More than 150 parishioners of St. Cecilia’s Church — from the English-, Spanish- and Portuguese-speaking communities — gathered as one for “The Way of the Cross” — or, the Living Stations of the Cross — last Friday morning, Good Friday, in West Hudson Park, commemorating the passion and death of Jesus Christ.
It was the penultimate Holy Week event leading to Easter Sunday.
Actors portrayed everyone from Christ to Mary Magdalene to the Roman soldiers who tortured Jesus and ultimately crucified him — and at times, the dramatization seemed as real as what likely happened to Jesus the day he died.
He was whipped. He was kicked. He was spat upon.
It couldn’t have been much more realistic, save for putting nails into his wrists and feet.
Why do this on Good Friday?
Jesus’ death is always marked on Good Friday, the most somber day in the Church’s liturgical year. On this day, churches are stripped bare — and as the Rev. Msgr. Michael Desmond would often say, the idea is for the church to be “cold, both literally and figuratively.” By dramatizing Jesus’ death, that cold, bareness was palpable.
Oscar Omar Fernandez is a long-time parishioner at St. Cecilia’s. He was one of the organizers of the event. He said this was the second time the parish has “performed” the Way of the Cross — he was absolutely thrilled to see the three communities of St. Cecilia’s come together for the special commemoration.
“It was just amazing to see the English, Spanish and Portuguese communities together,” Fernandez said of the tri-lingual service. “We are so happy to show people who may not be in the parish that it’s possible for people of all backgrounds to come together for something as special as this was.”
And because the three communities did so well together, it is Fernandez’s hope that people from other Catholic parishes in the area will want to participate next year.
“This isn’t just about Saints,” Fernandez said. “It’s about the death of Jesus Christ. We want people, say, at St. Stephen’s, and elsewhere, to see that this is a very powerful experience — and you don’t have to be a member of our parish to take part. We’d love to see people from other parishes attend or even act next time.”
The weather complied
What was supposed to be a mostly overcast Good Friday, with a 90% chance of rain, turned out to be rather dry, at least for the Way of the Cross. The procession, which began at the gazebo at West Hudson Park, ended with the crucifixion near the tennis courts and that lasted about two hours — went off completely without anyone getting wet.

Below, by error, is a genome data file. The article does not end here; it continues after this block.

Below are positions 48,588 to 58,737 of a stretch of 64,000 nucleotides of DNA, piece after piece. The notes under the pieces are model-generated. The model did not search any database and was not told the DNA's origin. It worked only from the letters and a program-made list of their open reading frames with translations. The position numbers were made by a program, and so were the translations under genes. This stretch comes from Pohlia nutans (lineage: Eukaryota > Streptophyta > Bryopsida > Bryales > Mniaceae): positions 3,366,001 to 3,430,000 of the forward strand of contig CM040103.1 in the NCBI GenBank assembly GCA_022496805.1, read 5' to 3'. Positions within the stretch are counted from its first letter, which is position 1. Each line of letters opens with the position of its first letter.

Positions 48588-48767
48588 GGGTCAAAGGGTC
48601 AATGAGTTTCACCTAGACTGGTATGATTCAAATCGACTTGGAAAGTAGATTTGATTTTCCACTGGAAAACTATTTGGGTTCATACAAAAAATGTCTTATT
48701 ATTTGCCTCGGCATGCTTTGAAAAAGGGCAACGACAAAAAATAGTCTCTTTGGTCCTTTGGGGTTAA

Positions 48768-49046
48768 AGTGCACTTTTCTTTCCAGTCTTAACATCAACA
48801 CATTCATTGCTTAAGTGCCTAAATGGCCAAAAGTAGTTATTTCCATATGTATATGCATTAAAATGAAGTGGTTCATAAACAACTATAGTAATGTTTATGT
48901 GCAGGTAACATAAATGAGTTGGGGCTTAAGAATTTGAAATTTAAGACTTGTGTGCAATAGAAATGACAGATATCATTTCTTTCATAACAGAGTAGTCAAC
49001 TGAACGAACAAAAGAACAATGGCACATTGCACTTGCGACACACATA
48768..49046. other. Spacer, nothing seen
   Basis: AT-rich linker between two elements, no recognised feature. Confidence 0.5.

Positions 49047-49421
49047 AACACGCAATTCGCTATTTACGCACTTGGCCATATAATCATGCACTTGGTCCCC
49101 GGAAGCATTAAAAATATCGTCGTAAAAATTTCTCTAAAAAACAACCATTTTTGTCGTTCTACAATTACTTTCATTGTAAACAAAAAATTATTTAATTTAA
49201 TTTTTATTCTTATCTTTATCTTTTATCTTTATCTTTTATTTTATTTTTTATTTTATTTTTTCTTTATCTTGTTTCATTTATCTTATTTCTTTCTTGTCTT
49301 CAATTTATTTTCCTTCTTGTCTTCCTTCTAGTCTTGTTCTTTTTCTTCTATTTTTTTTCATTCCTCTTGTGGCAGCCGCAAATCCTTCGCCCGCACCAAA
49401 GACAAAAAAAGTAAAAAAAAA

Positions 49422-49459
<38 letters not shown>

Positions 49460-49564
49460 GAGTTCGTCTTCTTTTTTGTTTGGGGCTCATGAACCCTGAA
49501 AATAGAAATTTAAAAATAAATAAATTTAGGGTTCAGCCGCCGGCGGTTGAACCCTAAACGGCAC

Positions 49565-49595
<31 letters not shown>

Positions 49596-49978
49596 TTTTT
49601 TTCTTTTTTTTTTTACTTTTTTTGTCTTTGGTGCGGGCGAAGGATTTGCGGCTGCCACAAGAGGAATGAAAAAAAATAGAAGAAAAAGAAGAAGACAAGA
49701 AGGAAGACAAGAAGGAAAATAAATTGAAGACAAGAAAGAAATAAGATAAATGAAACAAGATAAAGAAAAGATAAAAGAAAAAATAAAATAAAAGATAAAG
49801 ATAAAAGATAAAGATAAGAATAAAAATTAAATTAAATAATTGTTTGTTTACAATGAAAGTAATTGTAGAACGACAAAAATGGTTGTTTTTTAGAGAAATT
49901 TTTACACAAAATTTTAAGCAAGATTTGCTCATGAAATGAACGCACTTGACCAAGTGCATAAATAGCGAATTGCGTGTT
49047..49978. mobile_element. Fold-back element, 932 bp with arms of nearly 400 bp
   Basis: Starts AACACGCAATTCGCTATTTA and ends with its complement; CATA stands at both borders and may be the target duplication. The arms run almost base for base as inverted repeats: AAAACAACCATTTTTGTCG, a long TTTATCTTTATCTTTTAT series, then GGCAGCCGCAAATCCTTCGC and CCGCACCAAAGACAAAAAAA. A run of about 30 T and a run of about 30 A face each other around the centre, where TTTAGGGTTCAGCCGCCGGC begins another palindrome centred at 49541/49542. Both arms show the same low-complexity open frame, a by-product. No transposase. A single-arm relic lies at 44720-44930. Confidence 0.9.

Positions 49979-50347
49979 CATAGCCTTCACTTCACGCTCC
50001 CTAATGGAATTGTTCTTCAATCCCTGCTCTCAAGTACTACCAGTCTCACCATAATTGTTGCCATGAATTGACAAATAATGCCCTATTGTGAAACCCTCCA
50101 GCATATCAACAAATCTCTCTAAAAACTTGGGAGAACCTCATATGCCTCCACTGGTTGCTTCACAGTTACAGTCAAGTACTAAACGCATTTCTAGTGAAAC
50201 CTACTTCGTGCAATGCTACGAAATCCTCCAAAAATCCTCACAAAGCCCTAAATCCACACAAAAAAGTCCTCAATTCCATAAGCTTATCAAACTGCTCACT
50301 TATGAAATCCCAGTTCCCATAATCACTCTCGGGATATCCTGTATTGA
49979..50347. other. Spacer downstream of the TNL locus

Not two minutes after it concluded, rain began to fall, at times, heavily.
“Our backup plan was to do this in the gym at [the former] St. Cecilia’s School, but the weather cooperated,” Fernandez said. “I couldn’t have been happier.”
Several attendees spoke of how emotional the morning was.
Pedro Gomes, 43, was visiting from Elizabeth and attended the Way of the Cross with his aunt, a parishioner at Saints. He said he was overcome with emotion, especially at the end.
“To see how poorly Jesus was treated hit me hard,” Gomes said. “It was very difficult to watch the emotion on Jesus’ face. The man who portrayed him played the role so well and you could almost feel that he was feeling the pain Jesus did. It was amazing to witness.”
Laura McKay, also visiting, echoed Gomes’ sentiments.
“At times it was too difficult to watch, like it was in the movie ‘The Passion of the Christ,’” McKay said. “But this is something I am glad I got to see in person. You can read about Jesus’ death many times from the scriptures, but to see it enacted — that’s something else, really.”
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Kevin A. Canessa Jr. is the editor of and broadcaster at The Observer, a place where he has served on and off since 2006. He is responsible for the editorial content of the newspaper and website, the production of the e-Newspaper, writing several stories per week (including the weekly editorial), conducting live broadcasts on Facebook Live, including a weekly recap of the news — and much more behind the scenes. Between 2006 and 2008, he introduced the newspaper to its first-ever blog — which included podcasts, audio and video. Originally from Jersey City, Kevin lived in Kearny until 2004, lived in Port St. Lucie. Florida, for four years until February 2016 and in March of that year, he moved back to West Hudson to return to The Observer full time. Click Here to send Kevin an email.